Climate change is unequivocal; the earth’s temperature is rising, causing changes in weather patterns and meteorological events of increased frequency and intensity.1 There is strong evidence that the Canadian Arctic is already experiencing changes in its climate.1
Indigenous youth – and all Indigenous people – have a strong dependence upon, and close relationship with, the environment and its resources. Because of this, they are directly impacted by climate change.1
Climate change is expected to result in changes in the availability of water, terrestrial and freshwater species, communities and ecosystems; changes in sea levels and declines in ice volume; and rising temperatures, increased fire activity, and greater unpredictability of weather.
These changes are likely to cause adverse health impacts from heat-related mortality, injuries and fatalities, and the spread of vector-borne infectious diseases.2
1Intergovernmental Panel on Climate Change. (IPCC). (2013): Summary for policymakers. In T.F. Stocker, D. Qin, G.-K. Plattner, M. Tignor, S.K. Allen, J. Boshung et al. (eds.), Climate change 2013: The physical science basis. Contribution of Working Group 1 to the Fifth Assessment Report of the Intergovernmental Panel on Climate Change. Cambridge, UK & New York, NY: Cambridge University Press,.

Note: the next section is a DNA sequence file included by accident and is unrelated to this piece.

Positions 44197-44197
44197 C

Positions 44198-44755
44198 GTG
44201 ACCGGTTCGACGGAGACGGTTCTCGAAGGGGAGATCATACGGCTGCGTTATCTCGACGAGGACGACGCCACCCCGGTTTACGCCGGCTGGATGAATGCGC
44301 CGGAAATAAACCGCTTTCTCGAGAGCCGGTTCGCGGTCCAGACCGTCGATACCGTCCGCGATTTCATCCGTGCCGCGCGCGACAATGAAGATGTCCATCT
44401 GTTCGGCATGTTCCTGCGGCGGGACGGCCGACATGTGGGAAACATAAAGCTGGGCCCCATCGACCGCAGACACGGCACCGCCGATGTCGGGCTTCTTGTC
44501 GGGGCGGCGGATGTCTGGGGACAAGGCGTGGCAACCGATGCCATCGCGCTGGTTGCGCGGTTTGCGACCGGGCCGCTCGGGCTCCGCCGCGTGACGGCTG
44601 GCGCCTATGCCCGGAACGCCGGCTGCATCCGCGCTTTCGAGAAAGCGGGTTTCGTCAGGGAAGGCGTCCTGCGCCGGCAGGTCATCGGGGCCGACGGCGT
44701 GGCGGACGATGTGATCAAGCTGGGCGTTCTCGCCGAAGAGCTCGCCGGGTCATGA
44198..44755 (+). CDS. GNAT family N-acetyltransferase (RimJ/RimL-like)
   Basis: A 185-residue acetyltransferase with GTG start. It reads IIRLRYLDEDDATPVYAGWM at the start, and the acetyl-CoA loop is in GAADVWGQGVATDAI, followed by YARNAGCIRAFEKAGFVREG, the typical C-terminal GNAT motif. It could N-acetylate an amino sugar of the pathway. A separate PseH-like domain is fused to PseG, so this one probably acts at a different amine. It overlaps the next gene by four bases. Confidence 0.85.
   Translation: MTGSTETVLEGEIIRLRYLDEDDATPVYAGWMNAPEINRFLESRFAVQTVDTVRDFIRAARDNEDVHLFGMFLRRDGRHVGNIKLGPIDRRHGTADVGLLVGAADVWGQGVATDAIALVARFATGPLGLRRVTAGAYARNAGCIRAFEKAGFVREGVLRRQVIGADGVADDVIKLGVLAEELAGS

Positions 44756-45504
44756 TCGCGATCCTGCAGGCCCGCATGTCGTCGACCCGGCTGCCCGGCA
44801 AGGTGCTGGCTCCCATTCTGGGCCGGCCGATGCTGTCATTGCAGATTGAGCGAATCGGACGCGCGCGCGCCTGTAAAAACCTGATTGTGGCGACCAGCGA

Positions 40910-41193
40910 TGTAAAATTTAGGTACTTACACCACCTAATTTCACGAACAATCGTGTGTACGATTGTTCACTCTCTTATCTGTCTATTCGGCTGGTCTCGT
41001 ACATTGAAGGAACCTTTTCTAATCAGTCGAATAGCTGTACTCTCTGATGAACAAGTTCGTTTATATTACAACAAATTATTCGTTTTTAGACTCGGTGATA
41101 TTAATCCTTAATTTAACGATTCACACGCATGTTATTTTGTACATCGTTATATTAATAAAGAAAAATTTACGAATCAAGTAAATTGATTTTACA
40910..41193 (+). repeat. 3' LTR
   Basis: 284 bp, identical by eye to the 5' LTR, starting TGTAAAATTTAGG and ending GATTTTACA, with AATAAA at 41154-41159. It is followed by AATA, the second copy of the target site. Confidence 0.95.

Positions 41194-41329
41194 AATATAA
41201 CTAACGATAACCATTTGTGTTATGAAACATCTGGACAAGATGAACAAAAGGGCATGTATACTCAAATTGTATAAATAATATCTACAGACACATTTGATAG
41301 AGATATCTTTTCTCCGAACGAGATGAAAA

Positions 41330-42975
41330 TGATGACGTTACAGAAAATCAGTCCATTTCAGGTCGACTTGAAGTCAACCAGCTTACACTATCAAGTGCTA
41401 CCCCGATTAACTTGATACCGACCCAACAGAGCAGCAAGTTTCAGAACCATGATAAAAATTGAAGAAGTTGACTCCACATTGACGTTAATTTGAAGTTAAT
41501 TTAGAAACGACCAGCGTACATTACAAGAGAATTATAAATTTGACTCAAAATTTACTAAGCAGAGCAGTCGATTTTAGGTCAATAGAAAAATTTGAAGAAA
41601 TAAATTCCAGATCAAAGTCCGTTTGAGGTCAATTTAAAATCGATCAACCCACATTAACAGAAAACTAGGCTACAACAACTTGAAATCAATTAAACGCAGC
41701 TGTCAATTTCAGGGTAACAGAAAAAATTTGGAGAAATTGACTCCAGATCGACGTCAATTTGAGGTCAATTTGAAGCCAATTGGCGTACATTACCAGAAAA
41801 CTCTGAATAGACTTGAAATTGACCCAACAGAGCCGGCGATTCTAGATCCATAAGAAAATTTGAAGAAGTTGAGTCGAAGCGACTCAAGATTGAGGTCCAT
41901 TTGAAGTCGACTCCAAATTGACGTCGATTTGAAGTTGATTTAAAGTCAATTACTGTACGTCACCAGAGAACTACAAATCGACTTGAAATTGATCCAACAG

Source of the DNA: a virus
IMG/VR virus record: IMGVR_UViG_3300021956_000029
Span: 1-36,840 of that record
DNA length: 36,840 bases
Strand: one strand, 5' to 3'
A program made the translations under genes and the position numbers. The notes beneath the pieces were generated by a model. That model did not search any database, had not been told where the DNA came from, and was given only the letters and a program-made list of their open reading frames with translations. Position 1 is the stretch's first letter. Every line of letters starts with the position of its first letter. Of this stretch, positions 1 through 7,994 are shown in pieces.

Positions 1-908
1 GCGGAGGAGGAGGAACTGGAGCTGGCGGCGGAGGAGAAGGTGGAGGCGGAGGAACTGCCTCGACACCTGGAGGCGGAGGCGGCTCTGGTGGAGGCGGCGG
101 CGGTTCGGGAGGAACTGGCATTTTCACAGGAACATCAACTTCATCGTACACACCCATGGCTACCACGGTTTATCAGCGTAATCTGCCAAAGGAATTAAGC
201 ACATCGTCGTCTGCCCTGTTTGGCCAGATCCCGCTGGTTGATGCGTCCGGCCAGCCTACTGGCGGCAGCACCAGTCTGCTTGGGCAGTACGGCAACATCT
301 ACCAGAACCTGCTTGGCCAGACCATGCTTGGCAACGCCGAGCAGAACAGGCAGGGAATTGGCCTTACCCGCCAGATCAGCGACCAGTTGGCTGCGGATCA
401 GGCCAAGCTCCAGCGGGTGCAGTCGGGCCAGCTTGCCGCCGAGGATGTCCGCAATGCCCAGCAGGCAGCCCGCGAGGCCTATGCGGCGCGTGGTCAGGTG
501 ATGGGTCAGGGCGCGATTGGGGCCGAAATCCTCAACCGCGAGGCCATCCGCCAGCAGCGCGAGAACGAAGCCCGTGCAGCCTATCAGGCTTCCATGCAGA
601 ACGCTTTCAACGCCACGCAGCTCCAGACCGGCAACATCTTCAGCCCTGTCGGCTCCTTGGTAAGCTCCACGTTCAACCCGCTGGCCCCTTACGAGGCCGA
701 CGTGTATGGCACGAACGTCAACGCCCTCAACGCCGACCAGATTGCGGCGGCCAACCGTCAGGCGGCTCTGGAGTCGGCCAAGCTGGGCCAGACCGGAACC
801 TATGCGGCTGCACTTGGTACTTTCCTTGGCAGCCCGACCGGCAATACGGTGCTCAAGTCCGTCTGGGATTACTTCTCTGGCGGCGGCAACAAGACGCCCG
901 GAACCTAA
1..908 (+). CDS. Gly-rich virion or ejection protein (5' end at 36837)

2Lemmen, D.S., Warren, F.J., Lacroix, J., & Bush, E. (eds.). (2008). From impacts to adaptation: Canada in a changing climate 2007. Ottawa, ON:Government of Canada.
3Warren, F.J., & Lemmen, D.S. (eds.). (2014): Canada in a changing climate: sector perspectives on impacts and adaptation. Government of Canada, Ottawa, ON.
Indigenous youth in the north are particularly vulnerable to climate change; the warmer climate is threatening the health and safety of Inuit people. Climate change will impact northern youth and families in a number of ways. It will affect their traditional practices; for example, thinning ice, thawing of permafrost, rising sea levels, and erosion of land will impact the availability of food, water and sources of traditional medicine. Melting sea ice and permafrost are damaging houses and health centres. Climate change is also impacting the availability of traditional wildlife – which are food sources. Climate change is also affecting safety, leaving Inuit more vulnerable to injuries and death because unpredictable weather makes travelling more dangerous. Climate change will affect the livelihood of youth and their families, as well as their relationship with the land and their culture.3